diy glow in the dark bubbles

DIY Glow in the Dark Bubbles

Summer is the perfect time to stay up late with the kids. My boys like nothing more than going outside when it is dark and since we have a big fenced in yard in the country, they are often allowed to go out and chase lightening bugs, play flashlight tag and otherwise have fun in the early evening hours. Last night, we tried out some DIY glow in the dark bubbles and had a great time!


  • Non Toxic Glow Sticks
  • Clear Plastic Cups
  • Scissors
  • Clear Bubble Liquid
  • Bubble Blowing Wands
  • Paper Towels

Step 1:

Glow in the Dark Bubbles

Break a glow stick so that it is shining and cut the ends off. It is easier to get the liquid out if you cut both ends of the glow stick, but be careful and lay out some paper towels since the liquid can splatter out sometimes.

Step 2:

diy glow in the dark bubbles

Empty the liquid from the glow stick into a clear plastic cup. We used about 6 glow sticks for each batch of bubbles.

Step 3:

glow bubbles

Pour in some clear bubble liquid and mix the solution together well. By this time, you should have a brightly glowing glass of bubbles.

Final Project:

Total cost: About $.50 per glass of glow in the dark bubbles. $1 large container from the Dollar Tree and 6 out of 100 glow sticks used in a bulk container bought at Michael’s.


* I am going to add a safety disclaimer to this post and will not be allowing anymore arguing or debate in the comments of this post. As with all craft materials and projects, it is up to the adults who should always be supervising their children to make sure they are using the best materials possible in a responsible way. There are many different brands of glow sticks. The ones we used are indeed marked non-toxic. I would not recommend letting young children mess with the liquid and would recommend standing on a high surface as we did on our porch and blowing the bubbles responsibly away from other people and not at each other. In the end, you will need to decide if it is an experiment worth doing with your children and whether they are mature enough to do it responsibly.

52 thoughts on “DIY Glow in the Dark Bubbles”

    1. Actually, this is not true at all. The liquid within glow sticks in non-toxic. This information was taken directly from the glow stick manufacturer’s page and similar information can be found all over the Internet and product packaging.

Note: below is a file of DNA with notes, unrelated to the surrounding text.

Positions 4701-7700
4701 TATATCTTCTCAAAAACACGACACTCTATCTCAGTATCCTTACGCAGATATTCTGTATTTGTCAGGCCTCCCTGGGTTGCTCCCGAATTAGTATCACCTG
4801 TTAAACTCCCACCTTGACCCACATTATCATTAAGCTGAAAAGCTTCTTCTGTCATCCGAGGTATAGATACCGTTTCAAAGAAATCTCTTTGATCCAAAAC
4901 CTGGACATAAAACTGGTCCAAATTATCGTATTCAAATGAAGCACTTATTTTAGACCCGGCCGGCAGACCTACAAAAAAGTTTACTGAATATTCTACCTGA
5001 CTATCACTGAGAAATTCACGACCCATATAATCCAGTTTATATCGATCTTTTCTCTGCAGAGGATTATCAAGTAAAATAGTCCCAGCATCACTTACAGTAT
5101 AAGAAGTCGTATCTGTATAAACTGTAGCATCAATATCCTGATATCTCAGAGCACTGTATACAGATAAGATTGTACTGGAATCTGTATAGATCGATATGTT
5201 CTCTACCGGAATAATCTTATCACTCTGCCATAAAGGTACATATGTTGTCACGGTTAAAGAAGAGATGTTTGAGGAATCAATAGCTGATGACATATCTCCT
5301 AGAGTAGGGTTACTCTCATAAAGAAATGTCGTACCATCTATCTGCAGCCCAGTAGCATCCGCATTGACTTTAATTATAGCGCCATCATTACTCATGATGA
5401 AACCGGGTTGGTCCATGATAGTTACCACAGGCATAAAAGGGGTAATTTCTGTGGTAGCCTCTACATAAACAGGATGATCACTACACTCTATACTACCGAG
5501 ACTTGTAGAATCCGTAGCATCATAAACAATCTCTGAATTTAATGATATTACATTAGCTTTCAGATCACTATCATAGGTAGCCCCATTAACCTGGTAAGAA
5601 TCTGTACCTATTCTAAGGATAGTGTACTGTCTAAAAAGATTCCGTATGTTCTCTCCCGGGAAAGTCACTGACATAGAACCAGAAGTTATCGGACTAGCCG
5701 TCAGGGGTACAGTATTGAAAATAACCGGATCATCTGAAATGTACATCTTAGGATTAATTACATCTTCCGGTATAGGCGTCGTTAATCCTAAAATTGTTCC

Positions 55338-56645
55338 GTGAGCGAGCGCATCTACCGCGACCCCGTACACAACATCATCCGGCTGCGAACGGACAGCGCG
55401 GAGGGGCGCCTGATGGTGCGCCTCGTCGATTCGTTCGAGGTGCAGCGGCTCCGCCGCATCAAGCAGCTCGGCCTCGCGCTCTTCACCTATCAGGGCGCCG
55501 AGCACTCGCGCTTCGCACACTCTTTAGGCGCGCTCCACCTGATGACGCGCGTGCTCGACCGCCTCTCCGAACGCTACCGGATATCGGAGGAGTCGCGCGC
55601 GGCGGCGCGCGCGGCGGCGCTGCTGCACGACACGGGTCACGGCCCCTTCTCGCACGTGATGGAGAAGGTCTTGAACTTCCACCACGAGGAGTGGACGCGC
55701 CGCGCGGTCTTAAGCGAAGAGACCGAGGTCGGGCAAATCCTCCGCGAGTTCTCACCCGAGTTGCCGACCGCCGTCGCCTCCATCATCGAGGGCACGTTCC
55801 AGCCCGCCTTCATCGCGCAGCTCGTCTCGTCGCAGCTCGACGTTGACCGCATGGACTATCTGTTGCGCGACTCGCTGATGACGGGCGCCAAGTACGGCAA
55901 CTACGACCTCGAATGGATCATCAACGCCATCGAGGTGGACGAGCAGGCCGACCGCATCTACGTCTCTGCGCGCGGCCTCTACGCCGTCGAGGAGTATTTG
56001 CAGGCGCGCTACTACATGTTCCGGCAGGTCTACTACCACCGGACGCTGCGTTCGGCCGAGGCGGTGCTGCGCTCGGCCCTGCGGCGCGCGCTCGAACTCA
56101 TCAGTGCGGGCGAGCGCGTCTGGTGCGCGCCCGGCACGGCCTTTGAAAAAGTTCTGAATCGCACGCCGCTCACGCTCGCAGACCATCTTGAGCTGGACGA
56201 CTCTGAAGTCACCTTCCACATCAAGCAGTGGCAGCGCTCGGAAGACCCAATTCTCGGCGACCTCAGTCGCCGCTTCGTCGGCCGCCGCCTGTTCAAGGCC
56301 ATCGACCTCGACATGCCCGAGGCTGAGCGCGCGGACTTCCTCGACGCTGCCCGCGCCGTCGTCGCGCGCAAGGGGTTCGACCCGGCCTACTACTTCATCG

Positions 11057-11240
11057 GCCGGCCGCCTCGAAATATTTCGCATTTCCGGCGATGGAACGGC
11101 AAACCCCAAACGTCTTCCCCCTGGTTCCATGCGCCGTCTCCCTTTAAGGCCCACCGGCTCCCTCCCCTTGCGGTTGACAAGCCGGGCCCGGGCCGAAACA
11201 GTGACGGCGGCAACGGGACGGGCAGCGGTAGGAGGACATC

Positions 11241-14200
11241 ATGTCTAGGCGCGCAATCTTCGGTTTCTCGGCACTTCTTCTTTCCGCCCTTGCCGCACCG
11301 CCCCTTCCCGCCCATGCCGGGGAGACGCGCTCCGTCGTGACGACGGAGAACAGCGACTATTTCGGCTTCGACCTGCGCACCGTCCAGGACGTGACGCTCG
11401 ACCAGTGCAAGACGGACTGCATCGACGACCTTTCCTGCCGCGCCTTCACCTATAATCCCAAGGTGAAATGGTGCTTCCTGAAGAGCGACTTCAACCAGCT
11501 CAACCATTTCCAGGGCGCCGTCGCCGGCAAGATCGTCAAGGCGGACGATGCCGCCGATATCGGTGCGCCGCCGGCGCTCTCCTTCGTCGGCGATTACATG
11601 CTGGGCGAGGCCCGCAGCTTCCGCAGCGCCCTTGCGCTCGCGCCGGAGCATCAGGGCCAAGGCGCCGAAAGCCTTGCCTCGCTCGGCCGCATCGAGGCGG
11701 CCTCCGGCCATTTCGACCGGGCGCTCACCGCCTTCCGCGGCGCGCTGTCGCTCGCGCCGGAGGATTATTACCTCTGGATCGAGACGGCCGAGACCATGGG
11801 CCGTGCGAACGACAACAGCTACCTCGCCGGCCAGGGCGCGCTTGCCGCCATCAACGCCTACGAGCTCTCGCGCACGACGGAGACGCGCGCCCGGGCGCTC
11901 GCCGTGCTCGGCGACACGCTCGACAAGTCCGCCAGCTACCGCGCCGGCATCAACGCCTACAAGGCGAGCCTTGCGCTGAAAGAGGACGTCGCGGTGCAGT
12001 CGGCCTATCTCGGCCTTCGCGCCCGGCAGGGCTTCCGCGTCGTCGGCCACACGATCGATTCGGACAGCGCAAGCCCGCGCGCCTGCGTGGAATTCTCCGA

“Glow sticks rely on the reaction between two non-toxic chemicals contained within in order to produce their glowing light. If these chemicals escape their vials due to a break or leak, the chemicals will not cause much harm if they come in contact with skin.”

      1. I also wanted to add that I would not suggest rubbing the liquid on your skin or using these homemade bubbles irresponsibly, but with correct adult supervision, there is nothing dangerous about this craft. 

        1. hell,ive accidentally bitten into a small one on my mouth and didn’t get sick.tasted awful,though!this is a cool experiment!

          1. My daughter (2 yrs. old) has actually bitten through one in our car one night. I noticed her entire mouth glowing when I looked in the review mirror!! I called poison control and they just told me to rinse her mouth out and that the should be fine. So, I am def. gonna try this out!!! Thanks so much for the idea!!!

  1. Thank you for this! I will be trying it this weekend! Some glow sticks may in fact be toxic, but I think it’s our responsibility to check the packaging to see whether they are or not 🙂 

    1. Absolutely, I am sure that as with any other product there may be some that use toxic chemicals, but most use non-toxic and are clearly stated on the packaging just to be safe. Enjoy, and let me know how it turns out!

  2. i was hesitent to try this.. but now i think i’ll just go for it !! cant wait to try it with my 9 year old… hey the 18 year old might even come out of his room for this one !!! lol

  3. A bunch of us adults actually had a glow-stick fight (with leaky ones) at the cottage some years ago and it was the best fun I’d had in years. We even attracted a bunch of lightning bugs. We washed it off our skin (and the car!) and no one had any problems. All the nay sayers are just people who don’t know how think out of the box and have fun. Now I want to try the bubbles. THANKS!